Every business likes to think it is special. Among the big global PR networks, however, Ogilvy PR actually is unique. It is the only one of the top 10 PR agencies that is larger in Asia-Pacific than in its home region, a fairly remarkable state of affairs when you consider Ogilvy PR’s US origins.

This is also a recent phenomenon, with Ogilvy’s Asia-Pacific fee income only outstripping US revenues during the past couple of years. All of which means that new global CEO Stuart Smith is taking over a business that is rather differently shaped to the firm that former Asia-Pacific head Chris Graves took charge of in 2009. 

Ogilvy PR Asia-Pacific has grown considerably over the past decade to exceed $130m in fee income, while the firm’s US operations have flatlined, hampered by difficult trading conditions, the conclusion of some large government projects in Washington DC, and senior staff turbulence. This may explain why not too many people at Ogilvy PR are keen to play up the shift; after all, it is a situation that owes as much to North America’s under-performance as it does to Asia’s impressive growth.

So, while Ogilvy & Mather global CEO Miles Young confirms the trend, he also notes that the US remains more profitable than Asia. “Overall I do tend to look a profit performance more,” says Young. “And this year we are showing strong double-digit growth, and the US is showing strong single-digit [growth].”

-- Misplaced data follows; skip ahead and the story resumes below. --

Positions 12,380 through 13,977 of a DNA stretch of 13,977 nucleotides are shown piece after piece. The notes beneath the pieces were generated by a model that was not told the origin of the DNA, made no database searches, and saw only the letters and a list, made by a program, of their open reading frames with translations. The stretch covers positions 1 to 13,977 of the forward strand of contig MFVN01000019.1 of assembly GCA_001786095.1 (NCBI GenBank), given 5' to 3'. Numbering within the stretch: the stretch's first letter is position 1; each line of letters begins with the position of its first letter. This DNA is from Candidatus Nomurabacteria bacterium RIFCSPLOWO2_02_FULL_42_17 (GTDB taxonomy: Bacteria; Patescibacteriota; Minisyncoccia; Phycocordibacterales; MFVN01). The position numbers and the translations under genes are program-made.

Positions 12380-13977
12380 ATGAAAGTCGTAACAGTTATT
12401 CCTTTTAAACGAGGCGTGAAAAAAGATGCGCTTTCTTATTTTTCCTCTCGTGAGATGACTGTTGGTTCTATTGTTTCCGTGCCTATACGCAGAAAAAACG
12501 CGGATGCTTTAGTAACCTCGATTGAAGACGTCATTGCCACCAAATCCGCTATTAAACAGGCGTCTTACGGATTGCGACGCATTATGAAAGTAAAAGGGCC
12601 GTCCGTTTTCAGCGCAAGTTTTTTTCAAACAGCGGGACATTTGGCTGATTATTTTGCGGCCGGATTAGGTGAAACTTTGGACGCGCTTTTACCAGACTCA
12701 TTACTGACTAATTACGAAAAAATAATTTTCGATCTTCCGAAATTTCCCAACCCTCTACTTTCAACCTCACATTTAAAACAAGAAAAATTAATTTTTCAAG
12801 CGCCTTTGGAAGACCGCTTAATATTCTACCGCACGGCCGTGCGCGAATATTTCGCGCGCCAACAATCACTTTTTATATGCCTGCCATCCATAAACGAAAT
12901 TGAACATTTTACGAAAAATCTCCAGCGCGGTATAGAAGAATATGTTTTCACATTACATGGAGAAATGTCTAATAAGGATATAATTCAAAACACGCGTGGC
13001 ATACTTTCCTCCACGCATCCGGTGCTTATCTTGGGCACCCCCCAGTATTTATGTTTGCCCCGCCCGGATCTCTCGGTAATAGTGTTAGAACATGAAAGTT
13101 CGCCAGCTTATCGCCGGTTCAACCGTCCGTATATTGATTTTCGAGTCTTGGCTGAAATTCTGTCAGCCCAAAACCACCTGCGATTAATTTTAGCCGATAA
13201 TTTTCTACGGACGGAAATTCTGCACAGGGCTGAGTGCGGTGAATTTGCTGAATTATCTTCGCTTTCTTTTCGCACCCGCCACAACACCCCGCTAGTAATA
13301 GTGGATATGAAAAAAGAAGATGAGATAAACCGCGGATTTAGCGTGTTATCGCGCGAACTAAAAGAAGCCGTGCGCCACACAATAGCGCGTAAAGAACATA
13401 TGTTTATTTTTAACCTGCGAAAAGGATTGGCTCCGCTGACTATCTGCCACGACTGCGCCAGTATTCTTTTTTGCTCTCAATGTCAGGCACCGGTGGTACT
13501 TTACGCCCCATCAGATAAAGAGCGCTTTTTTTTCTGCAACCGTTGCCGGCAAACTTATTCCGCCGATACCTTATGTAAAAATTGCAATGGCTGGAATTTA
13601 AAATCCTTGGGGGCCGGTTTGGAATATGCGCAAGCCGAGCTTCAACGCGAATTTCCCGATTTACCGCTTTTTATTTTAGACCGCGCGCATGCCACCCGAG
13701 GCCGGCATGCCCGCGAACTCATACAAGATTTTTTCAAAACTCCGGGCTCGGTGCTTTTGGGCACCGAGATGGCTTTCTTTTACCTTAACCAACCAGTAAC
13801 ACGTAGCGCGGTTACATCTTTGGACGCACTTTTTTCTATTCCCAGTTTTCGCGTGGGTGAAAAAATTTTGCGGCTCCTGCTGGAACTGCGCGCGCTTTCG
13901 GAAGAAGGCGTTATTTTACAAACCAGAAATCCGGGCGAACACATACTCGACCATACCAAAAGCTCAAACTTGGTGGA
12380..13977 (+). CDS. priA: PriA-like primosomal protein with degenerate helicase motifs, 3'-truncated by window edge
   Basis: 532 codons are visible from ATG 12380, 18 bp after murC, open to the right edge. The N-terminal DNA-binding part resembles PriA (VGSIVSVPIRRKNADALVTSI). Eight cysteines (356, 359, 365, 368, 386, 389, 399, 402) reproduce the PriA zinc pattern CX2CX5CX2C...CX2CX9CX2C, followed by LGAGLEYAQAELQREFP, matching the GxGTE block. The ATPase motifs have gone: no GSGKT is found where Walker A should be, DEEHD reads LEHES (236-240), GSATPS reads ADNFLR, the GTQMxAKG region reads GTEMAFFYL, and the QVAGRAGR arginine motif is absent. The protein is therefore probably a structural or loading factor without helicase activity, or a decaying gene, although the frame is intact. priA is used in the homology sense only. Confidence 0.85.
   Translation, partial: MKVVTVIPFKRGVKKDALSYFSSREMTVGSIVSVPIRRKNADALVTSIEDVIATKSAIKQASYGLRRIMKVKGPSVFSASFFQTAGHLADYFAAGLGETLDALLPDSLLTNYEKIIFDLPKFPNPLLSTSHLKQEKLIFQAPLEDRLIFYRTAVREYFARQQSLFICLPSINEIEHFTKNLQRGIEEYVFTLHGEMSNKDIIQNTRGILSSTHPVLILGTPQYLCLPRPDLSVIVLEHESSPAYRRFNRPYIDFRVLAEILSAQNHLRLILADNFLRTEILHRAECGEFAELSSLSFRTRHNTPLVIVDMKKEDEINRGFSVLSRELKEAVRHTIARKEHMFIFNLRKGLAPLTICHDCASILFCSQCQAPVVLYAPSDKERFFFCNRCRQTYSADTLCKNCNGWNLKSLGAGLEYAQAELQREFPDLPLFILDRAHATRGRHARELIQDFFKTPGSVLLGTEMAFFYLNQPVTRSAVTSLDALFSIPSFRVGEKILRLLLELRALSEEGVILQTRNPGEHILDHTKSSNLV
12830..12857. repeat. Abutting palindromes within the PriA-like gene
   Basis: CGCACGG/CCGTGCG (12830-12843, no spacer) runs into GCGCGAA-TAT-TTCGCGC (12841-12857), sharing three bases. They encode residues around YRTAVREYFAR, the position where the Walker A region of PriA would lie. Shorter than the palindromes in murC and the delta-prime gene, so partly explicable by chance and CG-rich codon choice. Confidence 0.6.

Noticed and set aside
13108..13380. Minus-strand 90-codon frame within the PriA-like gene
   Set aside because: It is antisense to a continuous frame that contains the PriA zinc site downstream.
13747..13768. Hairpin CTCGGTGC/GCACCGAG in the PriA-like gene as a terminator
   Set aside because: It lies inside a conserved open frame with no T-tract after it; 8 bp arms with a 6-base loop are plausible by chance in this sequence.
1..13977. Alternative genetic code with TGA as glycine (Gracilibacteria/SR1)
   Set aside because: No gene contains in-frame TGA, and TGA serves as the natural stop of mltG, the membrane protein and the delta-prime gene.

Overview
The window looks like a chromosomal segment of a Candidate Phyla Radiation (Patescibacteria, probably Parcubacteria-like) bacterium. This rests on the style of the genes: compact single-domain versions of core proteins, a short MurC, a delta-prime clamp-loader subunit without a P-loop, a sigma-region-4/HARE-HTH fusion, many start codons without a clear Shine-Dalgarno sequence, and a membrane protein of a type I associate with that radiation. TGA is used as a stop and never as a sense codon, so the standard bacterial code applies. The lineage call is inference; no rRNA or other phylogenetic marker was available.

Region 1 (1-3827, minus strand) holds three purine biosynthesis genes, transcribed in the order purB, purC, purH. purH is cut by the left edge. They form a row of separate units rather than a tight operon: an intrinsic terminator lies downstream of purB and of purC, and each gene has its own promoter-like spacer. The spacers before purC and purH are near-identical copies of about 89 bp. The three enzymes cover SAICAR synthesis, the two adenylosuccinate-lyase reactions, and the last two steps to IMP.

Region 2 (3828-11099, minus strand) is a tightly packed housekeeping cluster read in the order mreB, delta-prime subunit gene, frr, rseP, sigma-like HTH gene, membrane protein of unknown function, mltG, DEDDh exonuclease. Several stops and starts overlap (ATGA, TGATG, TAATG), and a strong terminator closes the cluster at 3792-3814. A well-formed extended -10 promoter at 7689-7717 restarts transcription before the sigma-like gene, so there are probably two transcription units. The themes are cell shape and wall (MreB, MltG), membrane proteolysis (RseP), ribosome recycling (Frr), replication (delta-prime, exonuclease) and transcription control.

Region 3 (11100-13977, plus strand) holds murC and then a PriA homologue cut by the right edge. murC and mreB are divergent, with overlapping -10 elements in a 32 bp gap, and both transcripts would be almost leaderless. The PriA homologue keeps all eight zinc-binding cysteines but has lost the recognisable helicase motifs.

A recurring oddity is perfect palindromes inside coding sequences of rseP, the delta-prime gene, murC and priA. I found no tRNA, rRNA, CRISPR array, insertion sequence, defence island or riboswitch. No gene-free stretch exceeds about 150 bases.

While the profitability of Ogilvy’s US operations should not be overlooked, the lack of US growth — in a market where other big firms are performing well — suggests that Smith will focus a considerable amount of his attention on turning this region around.

Young believes this process is already underway, and professes himself “very pleased” with the firm’s North American performance this year. New York appears to have finally stabilised under new management, after a number of senior departures weakened one of the country’s strongest consumer PR operations. Young also sees positive signs in Chicago and on the West Coast, where he thinks a small Ogilvy PR presence has plenty of room for growth.